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Editor’s Note: Since this article went to press, Perkins and Will has decided to evaluate new information the firm has now received from manufacturers that “reportedly shows a possible human health benefit” with some interior products containing antimicrobial additives “under certain circumstances.” Healthy Building Network, P+W’s collaborator on the two white papers, states, “We stand 100 percent behind our 2017 antimicrobials report and our 2020 update,” adding that it has not received any new information that would trigger further review or affect its analysis. RECORD will continue to follow the story.

After months of being confined, Americans are slowly resuming pre-pandemic activities. In preparation for the new normal, and in hopes of preventing the spread of COVID-19, architects are working with employers to reconfigure offices and reception areas, helping restaurant-owners rethink their dining rooms, and assisting cultural institutions to create new operations plans. Clients are probably looking at staggered work schedules, tinkering with mechanical systems, and updating cleaning protocols. As one additional precaution, designers might be considering replacing finishes with those that include antimicrobial treatments. But materials experts and green-building advocates question the effectiveness of many such substances and advise caution, because of possible negative consequences for humans and the environment.

What is an antimicrobial? The term can apply to antibacterials, biocides, and pesticides. These substances are used in thousands of consumer items, including cleaning products, household goods, and clothing. They are also incorporated into many building materials, often as preservatives, to protect the product from decay and degradation. For instance, antimicrobial agents are sometimes included in ductwork insulation to inhibit mold and mildew as a result of condensation; in paint to prevent it from spoiling in the can; and in certain plastics, to maintain flexibility. But, increasingly, antimicrobials are added to products that are then marketed—either explicitly or implicitly—as providing a health benefit to building occupants. These are the ones that specifiers should be skeptical of, say sources, products that take advantage of the public perception that all microbes are bad and that all antimicrobials must therefore be good. “The marketing aims to reinforce existing consumer beliefs,” says Bill Walsh, founder of the Healthy Building Network (HBN), a research and policy organization.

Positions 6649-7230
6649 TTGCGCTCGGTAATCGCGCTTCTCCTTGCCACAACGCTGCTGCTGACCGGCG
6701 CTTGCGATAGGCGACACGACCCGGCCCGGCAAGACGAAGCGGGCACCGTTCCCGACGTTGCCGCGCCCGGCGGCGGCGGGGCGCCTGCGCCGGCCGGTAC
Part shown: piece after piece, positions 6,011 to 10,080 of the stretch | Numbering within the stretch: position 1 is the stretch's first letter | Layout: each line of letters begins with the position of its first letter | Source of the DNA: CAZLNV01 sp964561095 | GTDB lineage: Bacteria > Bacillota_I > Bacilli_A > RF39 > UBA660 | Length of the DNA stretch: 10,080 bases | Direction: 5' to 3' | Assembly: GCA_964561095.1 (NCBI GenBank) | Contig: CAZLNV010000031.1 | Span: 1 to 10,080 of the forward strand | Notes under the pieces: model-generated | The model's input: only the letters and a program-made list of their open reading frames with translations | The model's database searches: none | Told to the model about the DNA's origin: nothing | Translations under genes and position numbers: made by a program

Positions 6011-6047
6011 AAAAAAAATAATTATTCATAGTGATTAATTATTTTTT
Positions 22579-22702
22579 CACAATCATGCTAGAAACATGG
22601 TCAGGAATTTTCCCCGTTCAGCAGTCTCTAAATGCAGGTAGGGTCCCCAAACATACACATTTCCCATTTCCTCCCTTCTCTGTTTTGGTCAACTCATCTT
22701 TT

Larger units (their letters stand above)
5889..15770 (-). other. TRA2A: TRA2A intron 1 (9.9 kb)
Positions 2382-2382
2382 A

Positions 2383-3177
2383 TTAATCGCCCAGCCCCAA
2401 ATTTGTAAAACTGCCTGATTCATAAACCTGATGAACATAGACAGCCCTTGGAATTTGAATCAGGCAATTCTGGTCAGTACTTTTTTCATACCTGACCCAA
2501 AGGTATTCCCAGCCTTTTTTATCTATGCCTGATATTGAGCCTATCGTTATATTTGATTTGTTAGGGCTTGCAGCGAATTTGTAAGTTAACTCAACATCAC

Typical products containing antimicrobials.

Image © courtesy Perkins and Will, click to enlarge.

Hospitals and clinics would seem the best fit for potential germ-fighting products, especially since preventing health-care-associated infections (HAIs) is a top priority in such settings. However, government agencies, leading medical institutions, and sustainable hospital proponents have called into question the utility of using antimicrobials in interior finishes as a means of infection control. Guidance on controlling infection for hospitals, first published in 2003 by the Centers for Disease Control (CDC) and updated last year, says that there is no evidence available to suggest that use of items impregnated with antimicrobials makes patients healthier or prevents disease. In 2015, the giant managed-care provider Kaiser Permanente banned 15 antimicrobial agents from furnishings and finishes in its facilities, also citing a lack of evidence of their effectiveness. And in 2016, the nonprofit Health Care Without Harm (PDF) published a study that reviewed existing research on antimicrobial additives and HAIs. It found that textiles and surfaces with such treatments “have rarely been evaluated in well-designed clinical studies for their effectiveness in contributing to HAI reduction,” determining that the benefits and risks of antimicrobial substances in hospital furnishings were still largely unknown.